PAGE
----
Hybrid rice crop falls short of super-sized target
Pioneering researcher Yuan Longping misses goal of further boosting yields of crossbred staple
Agricultural scientist Yuan Longping has failed in his latest attempt to set a record for hybrid rice production, according to state media.
The yields of a latest variety of a “super” hybrid strain developed by Yuan in Wugang, Hunan province, did not meet his target of 16 tonnes per hectare, according to specialists who measured the yield last week.
Yuan’s record for the strain stands at an average of 15.4 tonnes per hectare, a benchmark he set in October 2014.
Yuan, a member of the Chinese Academy of Engineering, began his pioneering work on hybrid rice in the 1970s, developing a super hybrid rice strain in 1996.
Super hybrid rice is a crossbred crop that originated in Japan and has higher yield, quality and resistance to disease than other varieties.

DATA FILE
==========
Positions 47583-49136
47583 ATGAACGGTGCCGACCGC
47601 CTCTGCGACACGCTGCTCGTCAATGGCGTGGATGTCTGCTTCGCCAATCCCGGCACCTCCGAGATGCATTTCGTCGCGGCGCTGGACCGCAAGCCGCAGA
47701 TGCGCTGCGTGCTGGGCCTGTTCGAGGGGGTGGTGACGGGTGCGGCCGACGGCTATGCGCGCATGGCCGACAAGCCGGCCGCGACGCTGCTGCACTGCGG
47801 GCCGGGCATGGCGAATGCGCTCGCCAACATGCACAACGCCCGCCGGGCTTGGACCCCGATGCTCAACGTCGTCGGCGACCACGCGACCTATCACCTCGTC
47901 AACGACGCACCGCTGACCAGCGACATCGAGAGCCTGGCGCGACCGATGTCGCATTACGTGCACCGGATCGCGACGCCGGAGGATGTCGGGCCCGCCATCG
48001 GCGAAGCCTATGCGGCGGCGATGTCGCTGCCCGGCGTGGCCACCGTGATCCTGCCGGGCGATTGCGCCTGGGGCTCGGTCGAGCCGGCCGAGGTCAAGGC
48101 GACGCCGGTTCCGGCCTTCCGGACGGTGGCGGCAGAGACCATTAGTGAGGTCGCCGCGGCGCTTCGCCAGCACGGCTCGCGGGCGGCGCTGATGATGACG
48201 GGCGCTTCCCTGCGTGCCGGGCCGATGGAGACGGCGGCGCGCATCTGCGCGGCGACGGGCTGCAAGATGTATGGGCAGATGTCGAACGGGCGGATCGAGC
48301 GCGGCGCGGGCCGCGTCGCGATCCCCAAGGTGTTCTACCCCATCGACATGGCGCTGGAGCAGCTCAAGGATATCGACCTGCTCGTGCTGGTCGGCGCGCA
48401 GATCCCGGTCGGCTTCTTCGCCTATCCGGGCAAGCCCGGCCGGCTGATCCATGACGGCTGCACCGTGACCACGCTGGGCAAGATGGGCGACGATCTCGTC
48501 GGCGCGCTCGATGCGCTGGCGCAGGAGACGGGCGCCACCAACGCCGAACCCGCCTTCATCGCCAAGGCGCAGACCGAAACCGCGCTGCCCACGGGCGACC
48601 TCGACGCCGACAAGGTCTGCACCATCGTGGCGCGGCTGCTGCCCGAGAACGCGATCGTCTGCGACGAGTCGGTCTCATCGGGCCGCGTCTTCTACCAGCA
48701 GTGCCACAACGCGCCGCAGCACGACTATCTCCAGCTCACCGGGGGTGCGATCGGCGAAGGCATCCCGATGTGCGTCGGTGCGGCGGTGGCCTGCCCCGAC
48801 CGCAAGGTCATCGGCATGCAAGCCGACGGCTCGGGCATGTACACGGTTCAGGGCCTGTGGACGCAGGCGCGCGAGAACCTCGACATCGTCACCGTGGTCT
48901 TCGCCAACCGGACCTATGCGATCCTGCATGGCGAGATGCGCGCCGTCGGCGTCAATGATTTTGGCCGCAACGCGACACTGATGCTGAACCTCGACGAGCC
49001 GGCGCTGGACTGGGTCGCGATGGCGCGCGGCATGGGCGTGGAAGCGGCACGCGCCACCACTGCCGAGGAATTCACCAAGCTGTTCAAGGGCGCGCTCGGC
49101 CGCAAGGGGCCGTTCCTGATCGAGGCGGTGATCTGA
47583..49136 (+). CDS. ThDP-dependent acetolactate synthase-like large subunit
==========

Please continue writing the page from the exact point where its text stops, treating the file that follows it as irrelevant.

Output of Yuan’s crops surpassed 10 tonnes in 2000, 12 tonnes in 2004 and 14.8 tonnes in 2013.
This is his fifth attempt to meet a new yield target and the first time he has fallen short.
The failed attempt was the second test of Yuan’s new variety. A trial in Gejiu, Yunnan province, yielded 16.3 tonnes earlier in the month, Xinhua reported.
“However, [the Gejiu batch] benefitted somewhat from the area’s plateau ... environment,” Yuan was quoted as saying.
He said the Hunan trial was more representative of average conditions because the country’s main rice growing region was in the middle and lower reaches of the Yangtze River.
“But even if today’s result were successful, we couldn’t say the target was completely reached. I still plan to do another test on the North China Plain. Only if [the three test sites] all meet the target, can it be counted as a success,” Yuan said.
The analysts who measured the yields in Hunan said the batch of super hybrid rice had the potential to generate 16 tonnes per hectare, but problems had occurred during several phases, including seedling transplantation, pest control, field management and harvest, which brought down output.